Go back to fronty page View most popular entries View latest additions Submit tutorials to UnixTutorials.info
UnixTutorials logo

Search results for Backing Up and Restoring Using the cpio Command in Linux and Unix

Linux

shred - Securely delete files in Linux

Post date: January 24, 2010, 06:01 Category: Security Views: 4174 Comments
Tutorial quote: In case you want to delete some confidential data from your computer just to make sure that it is no longer accessible to anyone, then do not delete the file using the regular rm command because there will still remain a chance that someone might use a software to recover your deleted data before the specific storage area is overwritten by new data. The proper way to permanently dispose of such data in Linux is the shred command.
OpenSUSE

Byzanz - free opensource Desktop Recording (command-line) tool

Post date: October 11, 2008, 22:10 Category: Desktop Views: 3521 Comments
Tutorial quote: Byzanz is a free opensource GNOME based Command-Line utility to capture desktop recording software for linux. This should probably be the coolest command-line utility that I have seen in recent days. Byzanz records your desktop session to an animated GIF. You can record your entire screen, a single window, an arbitrary region or even follow the cursor. Given that it is only a GIF format makes it even more an interesting proposition as the file size is going to be very small.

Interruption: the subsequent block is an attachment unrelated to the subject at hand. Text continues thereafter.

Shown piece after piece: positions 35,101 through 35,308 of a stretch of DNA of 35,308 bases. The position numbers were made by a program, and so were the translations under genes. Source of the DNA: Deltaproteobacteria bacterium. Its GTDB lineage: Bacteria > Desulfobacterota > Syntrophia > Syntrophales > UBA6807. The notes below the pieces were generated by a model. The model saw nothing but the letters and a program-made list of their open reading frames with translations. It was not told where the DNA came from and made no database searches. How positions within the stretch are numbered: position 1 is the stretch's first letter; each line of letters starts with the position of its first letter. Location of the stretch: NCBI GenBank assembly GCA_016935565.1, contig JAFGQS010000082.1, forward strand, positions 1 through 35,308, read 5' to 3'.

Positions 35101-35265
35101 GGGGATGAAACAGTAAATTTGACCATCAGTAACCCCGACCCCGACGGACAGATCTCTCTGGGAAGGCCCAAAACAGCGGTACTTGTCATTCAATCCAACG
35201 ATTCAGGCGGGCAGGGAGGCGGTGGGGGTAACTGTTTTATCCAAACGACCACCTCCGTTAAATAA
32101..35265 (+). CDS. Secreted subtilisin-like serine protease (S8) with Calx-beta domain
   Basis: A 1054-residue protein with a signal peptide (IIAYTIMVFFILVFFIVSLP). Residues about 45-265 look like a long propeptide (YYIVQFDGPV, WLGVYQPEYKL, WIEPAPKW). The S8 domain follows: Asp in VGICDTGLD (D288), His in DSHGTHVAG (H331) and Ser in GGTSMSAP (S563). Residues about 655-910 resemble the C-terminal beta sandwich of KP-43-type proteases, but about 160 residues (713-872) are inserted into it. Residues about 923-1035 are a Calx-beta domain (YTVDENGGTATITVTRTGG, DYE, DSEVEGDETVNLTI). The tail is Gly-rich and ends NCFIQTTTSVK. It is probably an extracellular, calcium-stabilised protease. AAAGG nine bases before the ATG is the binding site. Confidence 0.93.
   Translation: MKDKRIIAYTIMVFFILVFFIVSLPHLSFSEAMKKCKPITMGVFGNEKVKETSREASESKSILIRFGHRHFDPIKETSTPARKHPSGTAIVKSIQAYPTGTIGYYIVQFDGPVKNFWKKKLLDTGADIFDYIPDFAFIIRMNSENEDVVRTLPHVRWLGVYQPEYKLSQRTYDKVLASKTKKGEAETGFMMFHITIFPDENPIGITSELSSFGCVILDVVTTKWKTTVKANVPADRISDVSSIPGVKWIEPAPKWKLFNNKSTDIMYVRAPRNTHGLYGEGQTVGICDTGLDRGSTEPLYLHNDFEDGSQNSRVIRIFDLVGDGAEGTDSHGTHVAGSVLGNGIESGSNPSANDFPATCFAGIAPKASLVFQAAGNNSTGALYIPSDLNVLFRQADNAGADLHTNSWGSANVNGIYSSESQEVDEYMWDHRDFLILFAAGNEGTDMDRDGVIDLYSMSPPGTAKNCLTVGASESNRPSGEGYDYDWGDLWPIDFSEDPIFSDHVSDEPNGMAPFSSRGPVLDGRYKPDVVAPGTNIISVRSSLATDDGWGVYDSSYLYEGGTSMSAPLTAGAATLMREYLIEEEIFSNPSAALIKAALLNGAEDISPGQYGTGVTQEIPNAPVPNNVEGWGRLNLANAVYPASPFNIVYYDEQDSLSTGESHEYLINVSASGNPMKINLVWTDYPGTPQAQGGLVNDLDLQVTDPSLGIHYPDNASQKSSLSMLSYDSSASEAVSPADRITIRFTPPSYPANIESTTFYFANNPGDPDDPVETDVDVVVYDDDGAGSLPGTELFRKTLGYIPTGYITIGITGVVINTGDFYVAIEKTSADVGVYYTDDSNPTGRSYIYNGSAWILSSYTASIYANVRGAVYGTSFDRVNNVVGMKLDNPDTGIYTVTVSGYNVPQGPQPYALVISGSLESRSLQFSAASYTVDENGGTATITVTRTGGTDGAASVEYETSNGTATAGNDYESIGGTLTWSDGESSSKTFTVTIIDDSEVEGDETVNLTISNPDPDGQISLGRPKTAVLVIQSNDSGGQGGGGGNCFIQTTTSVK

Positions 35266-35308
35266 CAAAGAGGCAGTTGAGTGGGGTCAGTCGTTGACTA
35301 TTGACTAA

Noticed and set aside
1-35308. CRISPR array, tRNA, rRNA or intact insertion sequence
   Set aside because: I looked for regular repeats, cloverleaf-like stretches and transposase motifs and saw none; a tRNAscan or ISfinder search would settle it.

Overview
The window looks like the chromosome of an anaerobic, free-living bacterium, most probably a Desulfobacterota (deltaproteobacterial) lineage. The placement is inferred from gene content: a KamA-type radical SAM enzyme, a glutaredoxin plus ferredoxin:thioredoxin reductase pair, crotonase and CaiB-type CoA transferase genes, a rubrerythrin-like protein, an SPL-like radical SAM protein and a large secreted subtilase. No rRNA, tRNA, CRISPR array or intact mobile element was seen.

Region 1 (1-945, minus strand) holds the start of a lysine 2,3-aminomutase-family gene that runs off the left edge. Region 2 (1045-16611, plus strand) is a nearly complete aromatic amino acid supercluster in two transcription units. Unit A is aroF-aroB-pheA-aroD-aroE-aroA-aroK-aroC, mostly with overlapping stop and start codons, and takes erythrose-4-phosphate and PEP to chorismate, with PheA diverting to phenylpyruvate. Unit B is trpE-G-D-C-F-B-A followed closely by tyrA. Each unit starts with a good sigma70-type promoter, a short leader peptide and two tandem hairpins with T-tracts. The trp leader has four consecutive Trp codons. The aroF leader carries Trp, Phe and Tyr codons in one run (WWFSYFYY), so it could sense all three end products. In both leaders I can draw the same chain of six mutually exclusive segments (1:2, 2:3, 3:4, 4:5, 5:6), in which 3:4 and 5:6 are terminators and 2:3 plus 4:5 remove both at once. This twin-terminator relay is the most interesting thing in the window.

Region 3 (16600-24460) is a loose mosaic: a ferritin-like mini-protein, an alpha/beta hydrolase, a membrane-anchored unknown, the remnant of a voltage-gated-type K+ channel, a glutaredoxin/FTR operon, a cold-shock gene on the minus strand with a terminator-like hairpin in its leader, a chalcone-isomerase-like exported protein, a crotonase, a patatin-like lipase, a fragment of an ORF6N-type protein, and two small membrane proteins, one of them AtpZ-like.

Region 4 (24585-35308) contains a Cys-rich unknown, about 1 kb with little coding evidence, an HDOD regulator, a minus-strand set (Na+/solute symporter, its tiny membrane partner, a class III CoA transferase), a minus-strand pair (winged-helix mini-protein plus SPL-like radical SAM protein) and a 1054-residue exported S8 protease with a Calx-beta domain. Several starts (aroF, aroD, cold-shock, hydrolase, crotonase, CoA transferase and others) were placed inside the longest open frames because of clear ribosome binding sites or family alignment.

Unix+clones

Screen: an introduction and beginner's tutorial

Post date: April 15, 2005, 23:04 Category: Software Views: 2537 Comments
Tutorial quote: Most modern Unix-based operating systems (e.g. Linux, MacOS X, and BSD) come with a little console-mode utility called GNU Screen. It's a powerful tool in the hands of the console warrior, a veritable Swiss Army knife of text-mode human-computer interaction.

This utility, despite its considerable usefulness, goes unused by a great many people. Why is this? Few people even know it's there, and those that do rarely understand the problem it solves. In this article, I will explain what screen does for you, and provide a simple set of instructions for accomplishing basic tasks using screen. My audience is those that are skilled with the command line but who have little or no experience with screen itself.
Unix+clones

Do everything right from the command line

Post date: September 7, 2006, 14:09 Category: Network Views: 3949 Comments
Tutorial quote: Discover three essential UNIX® utilities that deliver the entire Internet to your command line.
Unix+clones

Command-line calculations using bc

Post date: November 29, 2006, 01:11 Category: Software Views: 4614 Comments
Tutorial quote: If like me, you do most of your work from the command-line, using vim to edit files, mutt for e-mails, cd/ls/mv/find/etc instead of a file manager, then you may get annoyed by having to fire up a GUI calculator to make (what may sometimes be) a single calculation.

One useful feature of calculating on the command-line is that you can see what you've typed. For instance, sometimes when I'm entering a long, complex calculation on a calculator (either the GUI or the solid, hold-in-your-hand type), I sometimes forget if I've actually typed in all those numbers or made the calculations in the right order. Maybe it's just me ...
Debian

Little-known APT utilities for Debian desktop users

Post date: July 30, 2006, 18:07 Category: Desktop Views: 2641 Comments